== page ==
Together, OLIP’s partners are looking at ways they can better plan, coordinate, and deliver on activities that support newcomers in all of these areas.
OLIP’s work is particularly relevant to Ottawa’s high-tech sector, where the skills gap is especially acute. Ottawa-Gatineau needs about 10,000 people to fill IT positions by 2019, according to a labour market report released late last year. Its authors, the Information and Communications Technology Council, also project that the availability of local talent will not be enough.
At the same time, Ottawa has an annual inflow of 3,100 immigrants with post-secondary education who make up a growing share of Ottawa’s science, technology, engineering and mathematics labour force: 37 percent according to the 2011 census.
Munter points out that Ottawa isn’t alone in facing a shortage of skilled labour.
“People need to remember that Ottawa is in competition with other cities to attract immigrants,” Munter says. “Cities that make it easier for newcomers to flourish will be more successful, economically and socially.”
The University of Ottawa, Bridgehead, and Pythian are among local businesses recognized for creating diverse and inclusive workplaces by matching newcomers with jobs that suit their skills. Pythian focuses on how international experience can be a positive differentiating factor for Ottawa businesses as they innovate.
“Put a dynamic team of immigrants with a shared foreign culture together on a video call and they will have amazing ideas,” says Christina Anderson, manager of global talent acquisition at Pythian. “They will find client solutions more ingeniously, more robustly.”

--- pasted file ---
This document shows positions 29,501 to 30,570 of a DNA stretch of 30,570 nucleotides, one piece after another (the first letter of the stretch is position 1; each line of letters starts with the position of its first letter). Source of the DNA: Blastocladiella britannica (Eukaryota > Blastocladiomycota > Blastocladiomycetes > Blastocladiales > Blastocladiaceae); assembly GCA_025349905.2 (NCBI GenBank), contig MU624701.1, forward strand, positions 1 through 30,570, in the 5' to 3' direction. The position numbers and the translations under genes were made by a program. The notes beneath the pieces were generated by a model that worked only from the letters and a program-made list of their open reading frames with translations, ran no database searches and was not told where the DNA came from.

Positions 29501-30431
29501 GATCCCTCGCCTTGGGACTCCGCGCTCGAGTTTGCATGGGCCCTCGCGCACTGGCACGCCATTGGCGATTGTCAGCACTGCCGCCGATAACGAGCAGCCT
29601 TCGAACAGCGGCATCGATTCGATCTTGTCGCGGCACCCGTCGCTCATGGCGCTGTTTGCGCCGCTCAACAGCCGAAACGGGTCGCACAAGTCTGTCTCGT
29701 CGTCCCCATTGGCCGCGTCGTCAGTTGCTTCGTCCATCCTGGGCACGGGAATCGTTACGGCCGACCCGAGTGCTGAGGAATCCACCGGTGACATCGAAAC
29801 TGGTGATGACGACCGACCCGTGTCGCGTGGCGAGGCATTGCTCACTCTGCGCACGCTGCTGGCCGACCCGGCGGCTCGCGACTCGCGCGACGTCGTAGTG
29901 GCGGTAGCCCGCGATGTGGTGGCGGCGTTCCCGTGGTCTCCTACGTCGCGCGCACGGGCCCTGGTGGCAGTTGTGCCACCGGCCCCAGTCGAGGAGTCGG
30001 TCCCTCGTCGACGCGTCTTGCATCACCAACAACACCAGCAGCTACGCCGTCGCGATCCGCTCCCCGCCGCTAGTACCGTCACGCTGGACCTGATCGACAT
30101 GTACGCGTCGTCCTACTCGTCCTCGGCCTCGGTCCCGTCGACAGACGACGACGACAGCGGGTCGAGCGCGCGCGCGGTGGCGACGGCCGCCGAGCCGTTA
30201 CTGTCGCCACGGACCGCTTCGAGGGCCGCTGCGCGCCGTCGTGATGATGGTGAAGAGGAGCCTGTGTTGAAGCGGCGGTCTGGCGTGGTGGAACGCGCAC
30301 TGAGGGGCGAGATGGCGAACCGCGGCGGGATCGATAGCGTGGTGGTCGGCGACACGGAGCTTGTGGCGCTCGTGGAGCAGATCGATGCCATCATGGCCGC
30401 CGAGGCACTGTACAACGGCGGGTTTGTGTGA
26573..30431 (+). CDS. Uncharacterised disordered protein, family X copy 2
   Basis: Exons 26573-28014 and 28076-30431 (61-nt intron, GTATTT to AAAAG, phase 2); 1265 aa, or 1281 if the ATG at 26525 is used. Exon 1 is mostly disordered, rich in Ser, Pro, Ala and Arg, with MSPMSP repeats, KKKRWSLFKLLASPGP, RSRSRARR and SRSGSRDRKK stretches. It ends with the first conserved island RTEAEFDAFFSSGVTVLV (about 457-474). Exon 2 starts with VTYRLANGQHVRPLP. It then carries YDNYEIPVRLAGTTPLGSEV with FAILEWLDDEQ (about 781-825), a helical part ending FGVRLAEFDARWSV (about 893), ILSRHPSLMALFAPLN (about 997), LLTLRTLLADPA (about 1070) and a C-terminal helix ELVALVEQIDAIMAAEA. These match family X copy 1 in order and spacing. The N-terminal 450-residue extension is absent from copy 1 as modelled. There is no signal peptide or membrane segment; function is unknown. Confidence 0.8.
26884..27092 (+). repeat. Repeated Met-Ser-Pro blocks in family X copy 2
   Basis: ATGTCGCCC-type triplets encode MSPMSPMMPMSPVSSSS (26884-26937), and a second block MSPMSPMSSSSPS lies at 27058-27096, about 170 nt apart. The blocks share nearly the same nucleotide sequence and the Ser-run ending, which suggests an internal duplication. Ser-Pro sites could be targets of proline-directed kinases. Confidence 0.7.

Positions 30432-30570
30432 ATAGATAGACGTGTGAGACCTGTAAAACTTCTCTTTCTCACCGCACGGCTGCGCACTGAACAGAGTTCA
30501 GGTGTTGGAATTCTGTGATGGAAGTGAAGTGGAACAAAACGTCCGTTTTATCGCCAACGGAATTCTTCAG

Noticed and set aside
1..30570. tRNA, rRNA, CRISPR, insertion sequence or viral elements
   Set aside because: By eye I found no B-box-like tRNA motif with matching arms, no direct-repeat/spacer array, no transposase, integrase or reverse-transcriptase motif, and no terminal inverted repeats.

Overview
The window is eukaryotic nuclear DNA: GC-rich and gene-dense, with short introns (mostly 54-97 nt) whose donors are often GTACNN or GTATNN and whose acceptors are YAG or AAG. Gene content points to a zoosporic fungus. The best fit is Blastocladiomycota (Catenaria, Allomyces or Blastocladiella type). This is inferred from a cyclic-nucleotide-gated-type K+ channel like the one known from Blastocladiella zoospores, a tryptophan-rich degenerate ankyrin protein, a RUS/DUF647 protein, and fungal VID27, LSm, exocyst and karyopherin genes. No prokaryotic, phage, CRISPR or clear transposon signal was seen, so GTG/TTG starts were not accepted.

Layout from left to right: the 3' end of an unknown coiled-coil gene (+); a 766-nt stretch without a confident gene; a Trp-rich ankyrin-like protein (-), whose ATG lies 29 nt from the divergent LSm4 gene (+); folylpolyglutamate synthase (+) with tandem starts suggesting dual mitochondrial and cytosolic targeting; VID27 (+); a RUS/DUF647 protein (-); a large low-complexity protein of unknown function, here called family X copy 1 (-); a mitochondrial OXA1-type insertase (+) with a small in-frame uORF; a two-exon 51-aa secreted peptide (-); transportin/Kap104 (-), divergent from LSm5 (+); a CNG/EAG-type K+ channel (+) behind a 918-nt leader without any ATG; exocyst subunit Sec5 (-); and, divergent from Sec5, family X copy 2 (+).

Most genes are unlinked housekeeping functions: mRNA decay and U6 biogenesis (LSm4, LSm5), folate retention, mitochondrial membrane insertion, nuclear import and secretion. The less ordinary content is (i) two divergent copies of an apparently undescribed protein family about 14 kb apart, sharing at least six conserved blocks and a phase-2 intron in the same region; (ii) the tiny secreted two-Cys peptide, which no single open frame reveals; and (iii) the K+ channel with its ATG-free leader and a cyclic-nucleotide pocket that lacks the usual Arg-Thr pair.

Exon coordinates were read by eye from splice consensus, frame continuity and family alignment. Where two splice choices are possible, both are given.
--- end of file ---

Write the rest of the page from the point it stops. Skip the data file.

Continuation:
The global technology company based in Ottawa participates in networking events, such as a “LinkedIn-a-Thon” that was organized in November 2015 by World Skills Employment Centre, Hire Immigrants Ottawa, and Citizen and Immigration Canada. More than 40 of its employees in Canada are native to another country.
“There’s a huge role for companies to change their hiring framework,” says Anderson. “The resulting abilities, not the foreign credentials, should play a central role.”
She says immigrants can also have difficulty getting security clearance because of difficulties accessing information from abroad. With a heavy reliance on the public service for jobs in Ottawa, private businesses can open up many doors. Other local jobs with widely discussed labour shortages include skilled trades workers, technicians, drivers, and executives.
Matching skilled newcomers to these positions, says Munter, is in everyone’s interests.
“When newcomers come here, they contribute to life in this city,” he says. “That’s good for everyone.
Sara Caverley has worked at the confluence of communications and public policy in Ottawa for 10 years. She specializes in projects that address urban, Indigenous, and sustainability issues.
Help Newcomers Succeed
Help them enter the workforce by recognizing their added value and how your business could benefit from global skills
Help them build their local business network by attending events
Help them build their new life in Ottawa by connecting them to valuable services in your community